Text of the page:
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THOMPSON: Colorado River crisis symptom of climate emergency



The flight approach to runway 19 Right for the airport in Las Vegas takes you over Hoover Dam and Lake Mead, man-made oases in an otherwise moonscape setting. In 1981 - my first visit to the City of Lost Wages - my view wasn’t from a porthole seat of a commercial jet, it was through the windshield of a Gulfstream II jet.

As the Chief Speechwriter and Media Relations Advisor for Irving Shapiro, the Du Pont Company Chairman and CEO, flying in a corporate jet - avoiding the inconveniences of commercial airlines - was a perk that I miss even more today.

I’ll never forget that view…the clear blue sky and water…the contrasting orange and red hues of the Mojave Desert at sunset…gorgeous. The view today - 41 years later - is not just different…it is visual evidence of how we are losing the war against climate change.

When full, Lake Mead is America’s largest reservoir…the water supply for more than 25 million residents of Arizona, Nevada and California…about 60 percent of Canada’s population. The disturbing environmental story of the Colorado River, Hoover Dam and Lake Mead isn’t just a U.S. tale.As has been said of other poor political, environmental and cultural decisions in the U.S., “When America sneezes, Canada catches a cold.”

Today, that same flight approach to runway 19 Right reveals an impending tragedy. The surface of Lake Mead is 186 feet lower than my flight 41 years ago…the lake is one-fourth the size it once was.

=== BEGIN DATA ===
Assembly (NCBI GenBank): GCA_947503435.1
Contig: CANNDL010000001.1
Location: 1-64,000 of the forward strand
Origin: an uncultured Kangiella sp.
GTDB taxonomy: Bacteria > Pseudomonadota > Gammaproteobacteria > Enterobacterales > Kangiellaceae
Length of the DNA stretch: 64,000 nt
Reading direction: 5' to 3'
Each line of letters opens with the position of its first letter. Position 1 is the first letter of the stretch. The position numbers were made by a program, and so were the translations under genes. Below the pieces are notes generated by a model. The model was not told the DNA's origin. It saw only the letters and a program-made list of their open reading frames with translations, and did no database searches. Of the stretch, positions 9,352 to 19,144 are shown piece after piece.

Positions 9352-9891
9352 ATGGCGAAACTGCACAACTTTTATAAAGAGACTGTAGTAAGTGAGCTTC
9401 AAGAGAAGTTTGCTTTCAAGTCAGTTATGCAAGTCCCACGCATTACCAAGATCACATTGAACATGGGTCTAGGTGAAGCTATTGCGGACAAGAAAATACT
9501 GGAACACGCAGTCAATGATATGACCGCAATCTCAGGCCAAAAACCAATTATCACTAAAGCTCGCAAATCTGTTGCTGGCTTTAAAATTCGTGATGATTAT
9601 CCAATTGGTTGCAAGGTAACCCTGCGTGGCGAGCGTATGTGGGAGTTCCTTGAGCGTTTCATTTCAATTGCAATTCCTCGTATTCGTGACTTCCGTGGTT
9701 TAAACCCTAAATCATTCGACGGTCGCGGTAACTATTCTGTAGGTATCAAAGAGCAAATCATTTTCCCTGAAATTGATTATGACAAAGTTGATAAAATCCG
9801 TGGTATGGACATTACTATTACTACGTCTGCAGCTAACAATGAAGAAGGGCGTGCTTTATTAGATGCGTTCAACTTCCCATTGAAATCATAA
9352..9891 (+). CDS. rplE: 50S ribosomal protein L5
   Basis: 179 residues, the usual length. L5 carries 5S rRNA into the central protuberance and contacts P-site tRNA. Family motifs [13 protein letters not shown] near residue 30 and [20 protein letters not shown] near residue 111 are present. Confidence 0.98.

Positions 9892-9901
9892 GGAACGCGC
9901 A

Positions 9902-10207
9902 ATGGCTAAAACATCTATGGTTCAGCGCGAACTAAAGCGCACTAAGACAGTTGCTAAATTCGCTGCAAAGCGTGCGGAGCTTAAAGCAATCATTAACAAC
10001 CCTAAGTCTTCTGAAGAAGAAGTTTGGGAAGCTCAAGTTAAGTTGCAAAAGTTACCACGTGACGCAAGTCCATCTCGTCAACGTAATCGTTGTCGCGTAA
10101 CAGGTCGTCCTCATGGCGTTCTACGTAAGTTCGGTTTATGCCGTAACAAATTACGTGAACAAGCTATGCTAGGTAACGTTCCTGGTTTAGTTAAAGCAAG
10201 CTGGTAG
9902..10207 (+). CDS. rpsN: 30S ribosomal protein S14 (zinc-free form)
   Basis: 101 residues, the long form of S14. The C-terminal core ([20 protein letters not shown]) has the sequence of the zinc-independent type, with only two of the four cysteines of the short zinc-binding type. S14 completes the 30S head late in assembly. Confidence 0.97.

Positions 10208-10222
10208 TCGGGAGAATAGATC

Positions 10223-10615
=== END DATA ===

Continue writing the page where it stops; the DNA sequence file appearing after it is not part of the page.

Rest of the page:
Lake Mead is giving up its ghosts. This Summer, a crashed U.S. Army Air Corps B-29 - submerged since 1942 - has risen from the deep. Two bodies - one a decades-old mob hit in a rusting oil barrel - have been found…along with countless handguns, designer sunglasses, baby strollers, exploded military ordnance, human jawbones and enough tires to stock a store.

You can even walk through the streets and ruins of St. Thomas, a town of 500 Mormons founded in 1865 and now a ghost town that has been high and dry since 2012.

The water level in Lake Mead started dropping less than two years from my first visit more than four decades ago…and prolonged drought and increased water demand due to a growing population have reduced its depth to the lowest level ever.

Ironically, Las Vegas has done a better job conserving water than almost any large American city. In the past 20 years the population of Las Vegas increased by 750,000 people…but water demand decreased by 26 percent.

The city started taking steps early on…treating all water entering residential and commercial drains and pumping it back into Lake Mead. Also, the city known for rolling out the red carpet for visitors started ripping up its green grass….banning non-functional grass alongside  roadways, medians and roundabouts that served no purpose other than looking nice.

Watering just one square-foot of grass in Las Vegas uses 73 gallons of water per year, while drought tolerant landscaping uses just 18 gallons. By banning non-functional grass alone, Las Vegas saves 9.5 billion gallons of water a year…nearly 10 percent of Southern Nevada's total water supply.